Leaving a Legacy: Embedding Success—and Succession—In Your Organization
How difficult is it for a company to remain on the Fortune 500 list? Jim Collins, of Built to Last fame, wrote in 2008 that since the list’s inception, nearly 2,000 companies have appeared on it—and only 71 companies from the original 1955 list were still running strong. The Kauffman Foundation, in a recent report, noted that after seeing relatively low turnover in the 1960s and 70s, Fortune 500 turnover accelerated to new highs in the 80s and 90s. And Peter Senge of MIT’s Sloan School of Management writes that the average lifespan of a Fortune 500 company is only about 30 years. With such an uneven record, any successful CEO preparing to depart from his or her company should rightly be concerned about the legacy he or she is leaving behind—but that legacy is about far more than the CEO.
May 2 2013 by Randy Ottinger
How can CEOs do this in a way that makes sense for their organization? In his recent article “Accelerate!”, Harvard Business School professor and leadership guru John Kotter makes the case for developing two parallel structures in the company that operate in concert with each other. The traditional hierarchy operates on one side, and ensures that day-to-day work gets done in the most efficient manner possible. This structure is well-suited for execution, and is a go-to for carrying out a new business plan.
On the other side, companies that embed innovation within the culture develop a network of employees who are empowered to search for innovative solutions to existing challenges and to offer new ideas. The employees in this network are organized into “guiding coalitions” made up of volunteers from all levels and areas of the organization, thus giving the team the opportunity to flex their creative muscles, attack challenges from all directions and develop the leadership skills necessary to keep the organization nimble in the wake of senior leadership turnover. The guiding coalition is where innovation is nurtured, and breaks down the barriers inherent—and necessary—in a hierarchy. By virtue of being a group of willing volunteers with diverse perspectives, this structure maintains the urgency and enthusiasm necessary to foster organizational agility.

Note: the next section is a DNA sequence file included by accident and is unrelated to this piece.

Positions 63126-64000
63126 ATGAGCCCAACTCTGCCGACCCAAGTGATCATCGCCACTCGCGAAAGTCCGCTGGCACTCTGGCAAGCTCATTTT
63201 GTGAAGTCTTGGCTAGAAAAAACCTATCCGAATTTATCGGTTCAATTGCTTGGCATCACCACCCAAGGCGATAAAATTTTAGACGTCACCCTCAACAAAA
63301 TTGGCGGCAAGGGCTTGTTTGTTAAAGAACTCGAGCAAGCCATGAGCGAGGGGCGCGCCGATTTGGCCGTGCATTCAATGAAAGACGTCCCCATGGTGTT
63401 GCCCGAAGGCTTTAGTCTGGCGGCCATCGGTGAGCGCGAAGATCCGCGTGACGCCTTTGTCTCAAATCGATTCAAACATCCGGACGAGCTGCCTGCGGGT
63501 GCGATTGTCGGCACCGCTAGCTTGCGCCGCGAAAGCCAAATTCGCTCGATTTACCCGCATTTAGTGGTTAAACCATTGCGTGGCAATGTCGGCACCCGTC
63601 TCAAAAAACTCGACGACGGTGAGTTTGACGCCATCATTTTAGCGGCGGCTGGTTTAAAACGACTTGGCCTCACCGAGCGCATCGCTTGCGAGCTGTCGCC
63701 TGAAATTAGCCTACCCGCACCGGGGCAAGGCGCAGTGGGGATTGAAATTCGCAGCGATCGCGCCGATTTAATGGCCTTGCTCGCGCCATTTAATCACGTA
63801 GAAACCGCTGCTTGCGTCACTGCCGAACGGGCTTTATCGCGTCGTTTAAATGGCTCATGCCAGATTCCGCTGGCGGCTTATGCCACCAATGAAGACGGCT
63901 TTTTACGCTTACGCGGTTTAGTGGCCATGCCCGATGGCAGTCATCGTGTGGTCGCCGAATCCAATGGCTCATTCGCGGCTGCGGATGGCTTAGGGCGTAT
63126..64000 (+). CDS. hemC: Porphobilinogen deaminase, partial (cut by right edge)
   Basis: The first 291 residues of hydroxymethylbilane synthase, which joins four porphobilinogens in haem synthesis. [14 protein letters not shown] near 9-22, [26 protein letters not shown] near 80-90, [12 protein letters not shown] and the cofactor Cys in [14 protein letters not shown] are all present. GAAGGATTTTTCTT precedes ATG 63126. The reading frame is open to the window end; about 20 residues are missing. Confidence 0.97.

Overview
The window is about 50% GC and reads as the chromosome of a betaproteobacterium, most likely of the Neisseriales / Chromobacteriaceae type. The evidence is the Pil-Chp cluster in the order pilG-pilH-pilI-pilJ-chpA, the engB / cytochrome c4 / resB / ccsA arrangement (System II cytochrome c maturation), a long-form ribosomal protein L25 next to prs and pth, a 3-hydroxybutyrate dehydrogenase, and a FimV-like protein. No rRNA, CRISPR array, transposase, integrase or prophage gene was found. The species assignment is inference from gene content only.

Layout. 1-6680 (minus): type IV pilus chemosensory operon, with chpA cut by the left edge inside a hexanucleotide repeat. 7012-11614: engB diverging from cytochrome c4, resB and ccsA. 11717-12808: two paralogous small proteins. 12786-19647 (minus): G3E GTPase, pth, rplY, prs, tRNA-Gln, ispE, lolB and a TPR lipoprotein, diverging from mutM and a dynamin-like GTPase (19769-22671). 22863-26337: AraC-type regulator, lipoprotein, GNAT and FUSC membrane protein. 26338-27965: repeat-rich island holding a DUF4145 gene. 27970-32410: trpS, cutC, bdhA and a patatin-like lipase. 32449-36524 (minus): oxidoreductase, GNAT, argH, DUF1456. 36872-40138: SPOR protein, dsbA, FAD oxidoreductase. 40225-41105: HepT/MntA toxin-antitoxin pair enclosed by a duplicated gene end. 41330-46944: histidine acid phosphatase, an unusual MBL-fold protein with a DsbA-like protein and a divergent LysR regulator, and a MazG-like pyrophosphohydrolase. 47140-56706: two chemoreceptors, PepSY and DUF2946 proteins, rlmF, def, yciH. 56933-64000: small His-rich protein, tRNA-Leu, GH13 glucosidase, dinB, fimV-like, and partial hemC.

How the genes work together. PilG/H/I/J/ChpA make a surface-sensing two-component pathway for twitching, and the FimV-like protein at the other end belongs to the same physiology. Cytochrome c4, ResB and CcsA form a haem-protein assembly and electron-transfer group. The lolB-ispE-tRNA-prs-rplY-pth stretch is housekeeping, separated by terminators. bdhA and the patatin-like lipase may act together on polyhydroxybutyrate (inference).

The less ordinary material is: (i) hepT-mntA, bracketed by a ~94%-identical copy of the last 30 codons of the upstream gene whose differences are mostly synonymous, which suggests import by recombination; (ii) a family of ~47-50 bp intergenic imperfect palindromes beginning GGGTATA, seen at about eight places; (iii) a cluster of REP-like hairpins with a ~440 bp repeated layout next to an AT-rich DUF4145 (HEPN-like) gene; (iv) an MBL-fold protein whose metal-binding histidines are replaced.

With both the hierarchy and the guiding coalition working side-by-side, a company develops a transformative, repeatable process that allows it to adapt quickly to a changing world and stay ahead of the curve. Most importantly, it ensures that a company’s success is no longer tied to a single person; rather, it is now embedded in the DNA of the company through a new way of operating.
So, as a CEO prepares to depart his organization, he should be asking himself more than “Did I prepare my successor well?” He also needs to be asking, “Have I left my organization a more agile, innovative place?” If the answer is yes, he has embedded success for generations to come.
Randy Ottinger has spent more than 20 years as a high tech executive for companies including IBM, McCaw Cellular (Claircom), and Captaris. He also served as SVP for Bank of America. Before joining Kotter International, Ottinger founded LMR Advisors, which provides business and leadership advisory services to legacy business leaders. He is the author of Beyond Success: Building a Personal, Financial and Philanthropic Legacy (McGraw Hill in 2008), and has written numerous papers and articles on leadership, strategy acceleration, family wealth, and social enterprise.